US triggered global currency tensions
“BEIJING – AN ADVISER to China’s central bank on Monday issued a thinly veiled warning to the United States not to print more money to stimulate growth, as IMF and top central bank officials met in Shanghai.
Xia Bin, a member of the monetary policy committee of the People’s Bank of China (PBOC), also said a key task to strengthen the global economic recovery was to ‘improve the flaws in the dollar-denominated international monetary mechanism’. “
“Earlier on Monday, state media accused the United States of ‘double standards’ and blamed the loose monetary policies of the world’s top economy for triggering global currency tensions. — AFP ”
“US policies of “printing money” and holding interest rates near zero were the main cause of the currency dispute, said a commentary by the Xinhua news agency, carried Monday in the central bank-backed Financial News.
“In the eyes of some American politicians it is entirely reasonable to print money and keep the dollar exchange rate low, but it is illegal for other countries to protect their economic and financial security by pushing down exchange rates,” it said.
“This is clearly a double standard.””
FEDERAL Reserve Bank of Chicago president Charles Evans said on Saturday the US is in a â€œbona fide liquidity trapâ€ and needs â€œmuch moreâ€ monetary accommodation in the face of high unemployment and inflation that is too low.
“â€œIf you reach the conclusion that we are in a liquidity trap, or even near a perilous liquidity trap, more accommodation is not data- dependent or a close call,â€ the regional bank chief said in Boston on Saturday. He advocated targeting a path for the price level as a way to stop the inflation rate from falling.
Central bankers, seeking ways to boost flagging growth after lowering interest rates almost to zero and buying 1,7-trillion of securities, are weighing strategies for raising inflation expectations as well as expanding the balance sheet by purchasing Treasuries, according to minutes of the Fedâ€™s September 21 meeting released last week.”
- 3)Â South Korean central bank looks to gold (See also the first DD news story above)
“South Korea, holder of the worldâ€™s fifth-biggest foreign exchange reserves, is considering expanding its small holdings of gold to diversify its dollar-heavy portfolio.
â€œWe need to give careful consideration to the matter of increasing gold volumes in the foreign reserves,â€ Kim Choong-soo, governor of South Koreaâ€™s central bank, told a parliamentary committee on Monday.
Such a move would have a powerfully bullish effect on the gold market. With just 14 tonnes of gold â€“ or 0.2 per cent of $290bn reserves â€“ Seoul is one of the smallest holders of gold among large economies. The world average is about 10 per cent, according to the World Gold Council, while countries such as the US, Germany and France hold well over 50 per cent of their reserves in gold.
South Korea would join other Asian countries including China, India, Thailand and Bangladesh in adding gold to its reserves. With emerging market countries buying gold and central banks in Europe halting their programmes of sales, central banks are set to become net buyers of gold this year for the first time since 1988, according to GFMS, the precious metals consultancy.”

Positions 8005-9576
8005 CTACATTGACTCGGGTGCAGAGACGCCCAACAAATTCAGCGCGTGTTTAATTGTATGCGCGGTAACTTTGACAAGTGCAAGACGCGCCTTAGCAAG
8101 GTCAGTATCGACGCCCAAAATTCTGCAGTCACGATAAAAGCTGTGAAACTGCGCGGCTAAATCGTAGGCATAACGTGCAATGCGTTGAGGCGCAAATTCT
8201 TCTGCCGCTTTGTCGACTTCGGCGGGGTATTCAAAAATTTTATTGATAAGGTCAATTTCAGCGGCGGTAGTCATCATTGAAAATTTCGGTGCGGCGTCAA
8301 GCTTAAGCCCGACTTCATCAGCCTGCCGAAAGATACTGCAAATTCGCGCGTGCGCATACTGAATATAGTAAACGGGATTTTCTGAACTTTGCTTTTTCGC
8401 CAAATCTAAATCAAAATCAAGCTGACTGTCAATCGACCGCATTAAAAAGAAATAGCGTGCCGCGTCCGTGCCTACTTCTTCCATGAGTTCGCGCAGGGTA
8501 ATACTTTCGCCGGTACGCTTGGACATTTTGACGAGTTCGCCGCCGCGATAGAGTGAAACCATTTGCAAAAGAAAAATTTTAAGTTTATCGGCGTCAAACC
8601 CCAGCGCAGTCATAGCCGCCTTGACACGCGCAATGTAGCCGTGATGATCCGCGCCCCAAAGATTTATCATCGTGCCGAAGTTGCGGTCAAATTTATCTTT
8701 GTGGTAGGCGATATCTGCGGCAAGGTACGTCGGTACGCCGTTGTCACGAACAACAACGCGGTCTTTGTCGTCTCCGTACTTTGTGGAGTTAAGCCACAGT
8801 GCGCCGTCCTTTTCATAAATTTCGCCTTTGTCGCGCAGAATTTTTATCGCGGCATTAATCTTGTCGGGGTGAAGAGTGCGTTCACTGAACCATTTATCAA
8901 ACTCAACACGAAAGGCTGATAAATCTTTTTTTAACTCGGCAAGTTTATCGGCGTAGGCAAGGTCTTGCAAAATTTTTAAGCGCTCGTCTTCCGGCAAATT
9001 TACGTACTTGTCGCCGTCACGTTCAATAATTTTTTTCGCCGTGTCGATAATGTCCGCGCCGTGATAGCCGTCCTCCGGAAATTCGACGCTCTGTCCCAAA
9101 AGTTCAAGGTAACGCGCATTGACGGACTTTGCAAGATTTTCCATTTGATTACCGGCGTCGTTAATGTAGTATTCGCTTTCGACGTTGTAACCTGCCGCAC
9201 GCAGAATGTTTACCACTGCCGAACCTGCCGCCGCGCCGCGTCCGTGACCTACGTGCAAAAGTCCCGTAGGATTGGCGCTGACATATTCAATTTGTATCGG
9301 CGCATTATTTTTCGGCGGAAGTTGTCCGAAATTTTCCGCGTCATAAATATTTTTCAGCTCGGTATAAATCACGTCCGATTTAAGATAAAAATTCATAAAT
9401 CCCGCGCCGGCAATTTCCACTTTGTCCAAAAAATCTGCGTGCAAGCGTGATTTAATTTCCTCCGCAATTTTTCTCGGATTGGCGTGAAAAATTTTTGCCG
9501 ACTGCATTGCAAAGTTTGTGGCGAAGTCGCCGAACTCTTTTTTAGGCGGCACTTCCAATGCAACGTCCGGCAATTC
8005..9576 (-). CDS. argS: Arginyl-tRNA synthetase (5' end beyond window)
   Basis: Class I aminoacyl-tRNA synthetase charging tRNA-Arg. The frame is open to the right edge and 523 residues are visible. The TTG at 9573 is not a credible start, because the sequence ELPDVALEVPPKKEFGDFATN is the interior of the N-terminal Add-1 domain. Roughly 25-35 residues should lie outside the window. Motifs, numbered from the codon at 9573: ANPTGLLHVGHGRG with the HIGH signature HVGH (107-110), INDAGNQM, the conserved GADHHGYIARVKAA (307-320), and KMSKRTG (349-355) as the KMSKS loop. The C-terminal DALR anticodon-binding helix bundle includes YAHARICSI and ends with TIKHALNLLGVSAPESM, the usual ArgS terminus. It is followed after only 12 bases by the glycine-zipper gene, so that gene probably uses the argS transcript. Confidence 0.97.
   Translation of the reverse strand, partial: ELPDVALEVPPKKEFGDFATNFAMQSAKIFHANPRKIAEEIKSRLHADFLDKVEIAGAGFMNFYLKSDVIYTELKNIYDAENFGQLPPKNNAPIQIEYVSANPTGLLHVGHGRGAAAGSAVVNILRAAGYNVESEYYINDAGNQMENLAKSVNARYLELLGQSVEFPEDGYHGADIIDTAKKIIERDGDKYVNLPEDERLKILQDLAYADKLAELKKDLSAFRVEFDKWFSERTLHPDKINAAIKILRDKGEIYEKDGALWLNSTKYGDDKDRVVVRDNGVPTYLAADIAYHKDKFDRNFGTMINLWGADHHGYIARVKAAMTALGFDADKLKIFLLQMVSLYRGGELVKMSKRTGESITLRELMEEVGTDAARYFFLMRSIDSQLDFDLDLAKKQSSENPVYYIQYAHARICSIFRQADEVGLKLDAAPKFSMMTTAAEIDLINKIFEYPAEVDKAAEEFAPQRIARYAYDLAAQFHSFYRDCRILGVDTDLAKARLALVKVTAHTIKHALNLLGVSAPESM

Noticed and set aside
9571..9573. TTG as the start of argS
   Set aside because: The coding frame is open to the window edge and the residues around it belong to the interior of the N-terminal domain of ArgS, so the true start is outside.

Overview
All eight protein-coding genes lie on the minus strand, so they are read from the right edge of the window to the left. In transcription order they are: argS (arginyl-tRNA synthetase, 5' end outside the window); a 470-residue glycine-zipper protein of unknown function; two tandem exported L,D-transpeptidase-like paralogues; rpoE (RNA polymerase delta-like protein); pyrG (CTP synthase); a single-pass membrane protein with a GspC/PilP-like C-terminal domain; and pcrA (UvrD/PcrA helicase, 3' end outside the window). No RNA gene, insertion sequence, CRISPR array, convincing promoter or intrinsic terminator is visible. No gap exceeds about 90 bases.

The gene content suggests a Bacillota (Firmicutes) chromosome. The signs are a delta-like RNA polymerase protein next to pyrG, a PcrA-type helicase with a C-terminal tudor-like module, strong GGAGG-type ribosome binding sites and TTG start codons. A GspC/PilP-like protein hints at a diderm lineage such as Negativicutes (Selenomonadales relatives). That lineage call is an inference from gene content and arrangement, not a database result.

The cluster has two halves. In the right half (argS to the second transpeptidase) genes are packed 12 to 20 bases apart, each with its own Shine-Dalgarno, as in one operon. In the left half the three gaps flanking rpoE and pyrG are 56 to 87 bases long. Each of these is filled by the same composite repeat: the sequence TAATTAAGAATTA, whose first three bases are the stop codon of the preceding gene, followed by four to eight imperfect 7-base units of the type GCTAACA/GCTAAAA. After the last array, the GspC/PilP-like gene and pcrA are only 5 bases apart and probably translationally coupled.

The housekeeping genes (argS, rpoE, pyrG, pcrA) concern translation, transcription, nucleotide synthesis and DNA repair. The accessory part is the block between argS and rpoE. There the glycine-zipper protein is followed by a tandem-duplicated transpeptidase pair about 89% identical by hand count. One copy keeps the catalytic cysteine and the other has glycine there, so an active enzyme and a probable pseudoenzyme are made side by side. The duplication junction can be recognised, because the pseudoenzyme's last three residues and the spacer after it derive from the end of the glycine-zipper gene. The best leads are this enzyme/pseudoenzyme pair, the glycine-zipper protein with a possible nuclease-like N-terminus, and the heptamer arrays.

- 4) Gov. Sanford Decries Unsustainable State Retirement Fund (South Carolina)
“Gov. Sanford Friday renewed his call to state citizens to urge government officials to formulate creative means of addressing one of the most serious problems faced by South Carolina in the coming years – the State Retirement Systemâ€™s $12 billion unfunded liability, which makes up more than half of the stateâ€™s $21 billion debt owed by future generations.
â€œJust this week 54 million Americans on Social Security were told that the federal government would not be giving them a cost-of-living increase for the second-straight year, marking the first time this has happened in a generation,â€ Gov. Sanford said. â€œThis comes on the heels of news that Social Security is already paying out more money than itâ€™s taking in, and may be completely insolvent in 25 years. Yet this fiscal nightmare is not confined to the federal government, as states and cities now harbor more than $3.5 trillion in unfunded pension liabilities – promises made but not paid for in capitals across this nation.
â€œSouth Carolina is facing the same nightmare scenario. In 1999, our stateâ€™s Retirement System (SCRS) was underfunded by just $177 million, meaning that state employeesâ€™ pensions were basically assured and the system was almost fully funded. Since then, SCRSâ€™s unfunded liability has grown on average by more than a billion dollars every year – totaling $12 billion today. More so, the SCRS is now funded at less than 70 percent, which would violate federal law were it in the private sector. Add to this the roughly $10 billion in health care related liabilities, and South Carolina taxpayers and their children are on the hook for more than $21 billion.”
- Other news, headlines and opinion:
Underfunding to worsen with further easing (Pensions)